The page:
by M. S. Shah Jahan
“Corruption is the most crucial threat to the ruling party”.
At an annual meeting of anti-corruption officials on March 26th, China’s Prime Minister, Wen Jiabao, had little progress to point to. He said there were still frequent corruption cases in departments that possess great power and in areas where the management of funds is centralized.
On March 15 the Communist party suddenly dismissed the governor and party chief of Chongqing, (Chungking in English) Mr. Bo Xilai, 62 years.
Chongqing is a major city in Southwest China and one of the five national central cities, 50 times of London with a population of 30 million. Administratively, it is one of China’s four direct-controlled municipalities but the largest. The other three are Beijing, Shanghai and Tianjin.
Bo Xilai, an ambitious leader who cast himself as the crime-fighting boss, was accused of trying to block a police investigation into his family by Chongqing’s police chief, Wang Lijun. According to Reuters, Wang told Bo, he believed that Bo’s power-hungry, avarice lawyer wife Gu Kailai, 54 years, was involved in a murder case he was probing and that could not be covered up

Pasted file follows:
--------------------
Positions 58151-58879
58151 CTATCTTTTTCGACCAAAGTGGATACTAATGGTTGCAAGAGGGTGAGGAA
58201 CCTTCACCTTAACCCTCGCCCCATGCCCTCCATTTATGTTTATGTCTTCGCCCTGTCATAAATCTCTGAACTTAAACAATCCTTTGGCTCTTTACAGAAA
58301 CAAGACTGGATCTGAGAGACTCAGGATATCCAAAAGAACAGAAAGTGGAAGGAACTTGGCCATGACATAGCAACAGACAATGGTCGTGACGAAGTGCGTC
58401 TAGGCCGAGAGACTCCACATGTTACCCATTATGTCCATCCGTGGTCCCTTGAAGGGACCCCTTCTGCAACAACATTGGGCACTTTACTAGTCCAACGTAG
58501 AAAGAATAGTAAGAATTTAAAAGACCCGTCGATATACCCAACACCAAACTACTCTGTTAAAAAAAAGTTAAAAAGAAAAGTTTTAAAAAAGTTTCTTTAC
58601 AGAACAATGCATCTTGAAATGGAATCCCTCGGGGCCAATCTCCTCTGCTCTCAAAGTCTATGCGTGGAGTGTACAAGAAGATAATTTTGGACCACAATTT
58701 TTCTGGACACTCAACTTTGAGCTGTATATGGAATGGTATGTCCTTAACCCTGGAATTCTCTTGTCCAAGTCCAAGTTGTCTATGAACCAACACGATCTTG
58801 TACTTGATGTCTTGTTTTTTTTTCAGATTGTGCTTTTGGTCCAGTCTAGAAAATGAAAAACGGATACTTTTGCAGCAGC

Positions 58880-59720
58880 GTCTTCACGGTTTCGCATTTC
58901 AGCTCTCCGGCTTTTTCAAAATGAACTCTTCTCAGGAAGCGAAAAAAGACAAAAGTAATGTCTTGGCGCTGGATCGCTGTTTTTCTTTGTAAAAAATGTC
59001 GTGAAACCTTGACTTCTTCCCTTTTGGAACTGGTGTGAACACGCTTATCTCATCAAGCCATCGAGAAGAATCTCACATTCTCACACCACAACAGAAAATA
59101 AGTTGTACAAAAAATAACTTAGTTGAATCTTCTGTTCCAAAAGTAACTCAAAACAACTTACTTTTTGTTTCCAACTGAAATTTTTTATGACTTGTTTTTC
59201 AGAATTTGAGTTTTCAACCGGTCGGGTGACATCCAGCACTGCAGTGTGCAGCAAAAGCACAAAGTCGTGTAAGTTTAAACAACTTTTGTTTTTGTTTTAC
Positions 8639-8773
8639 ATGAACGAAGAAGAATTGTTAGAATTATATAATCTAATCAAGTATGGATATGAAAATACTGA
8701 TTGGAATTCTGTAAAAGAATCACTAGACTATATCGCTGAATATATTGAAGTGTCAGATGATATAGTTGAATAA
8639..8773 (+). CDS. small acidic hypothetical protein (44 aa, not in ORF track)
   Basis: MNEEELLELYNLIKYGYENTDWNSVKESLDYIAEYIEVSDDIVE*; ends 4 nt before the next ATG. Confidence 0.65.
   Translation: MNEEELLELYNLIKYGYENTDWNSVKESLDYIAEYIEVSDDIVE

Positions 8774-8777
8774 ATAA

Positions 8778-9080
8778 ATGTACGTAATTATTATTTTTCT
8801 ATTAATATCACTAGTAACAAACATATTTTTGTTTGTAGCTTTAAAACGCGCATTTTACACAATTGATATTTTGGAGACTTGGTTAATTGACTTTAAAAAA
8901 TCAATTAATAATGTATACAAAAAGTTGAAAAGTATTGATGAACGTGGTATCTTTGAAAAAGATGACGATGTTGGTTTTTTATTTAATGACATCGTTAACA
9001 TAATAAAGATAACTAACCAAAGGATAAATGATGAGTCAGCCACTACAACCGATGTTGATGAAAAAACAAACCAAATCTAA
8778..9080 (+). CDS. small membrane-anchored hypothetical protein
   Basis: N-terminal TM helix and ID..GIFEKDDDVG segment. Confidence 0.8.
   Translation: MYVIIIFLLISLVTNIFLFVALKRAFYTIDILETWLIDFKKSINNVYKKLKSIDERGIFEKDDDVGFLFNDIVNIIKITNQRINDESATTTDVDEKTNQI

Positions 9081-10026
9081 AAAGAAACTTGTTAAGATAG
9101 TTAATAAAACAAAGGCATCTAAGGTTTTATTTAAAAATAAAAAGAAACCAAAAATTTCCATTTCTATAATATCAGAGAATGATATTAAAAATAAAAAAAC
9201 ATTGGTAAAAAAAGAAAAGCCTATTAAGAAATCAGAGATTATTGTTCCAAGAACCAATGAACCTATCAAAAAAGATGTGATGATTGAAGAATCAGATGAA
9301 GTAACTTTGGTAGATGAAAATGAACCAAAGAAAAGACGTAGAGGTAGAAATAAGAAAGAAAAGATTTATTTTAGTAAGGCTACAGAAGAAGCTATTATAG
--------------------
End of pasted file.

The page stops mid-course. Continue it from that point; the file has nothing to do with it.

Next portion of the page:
Bo was shocked and angry. He asked Wang to leave, saying he wanted to be alone and clear his mind. When Wang returned half an hour later, Bo said to him that the issue carried too much significance and he would seriously punish his wife, Gu Kailai.
Two or three days later, Bo back flipped and shunted aside Wang in an apparent bid to quash the inquiry and protect his wife and his career.
So Bo quickly demoted Wang to the much less powerful role of vice mayor for education, culture and science. For Wang Lijun that was a terrible shock. If you took away his uniform, you stole his life.
Wang was not holy. Bo ruled Chongqing with an iron fist and Wang was his right hand- hit man –attack dog. The crimes they committed together were numerous under the guise of cleaning up mafia gang influence by torturing and confiscating their properties worth millions or billions. Chongqing was like a cow boy government that made the Central authorities highly worried. But Bo was immensely popular with the poor masses.